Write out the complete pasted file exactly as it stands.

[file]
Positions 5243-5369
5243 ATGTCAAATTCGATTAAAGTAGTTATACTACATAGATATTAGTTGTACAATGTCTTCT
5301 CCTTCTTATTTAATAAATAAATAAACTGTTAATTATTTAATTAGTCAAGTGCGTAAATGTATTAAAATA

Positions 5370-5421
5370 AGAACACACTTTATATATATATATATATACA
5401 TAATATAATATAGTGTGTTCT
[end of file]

Positions 5243-5369
5243 ATGTCAAATTCGATTAAAGTAGTTATACTACATAGATATTAGTTGTACAATGTCTTCT
5301 CCTTCTTATTTAATAAATAAATAAACTGTTAATTATTTAATTAGTCAAGTGCGTAAATGTATTAAAATA

Positions 5370-5421
5370 AGAACACACTTTATATATATATATATATACA
5401 TAATATAATATAGTGTGTTCT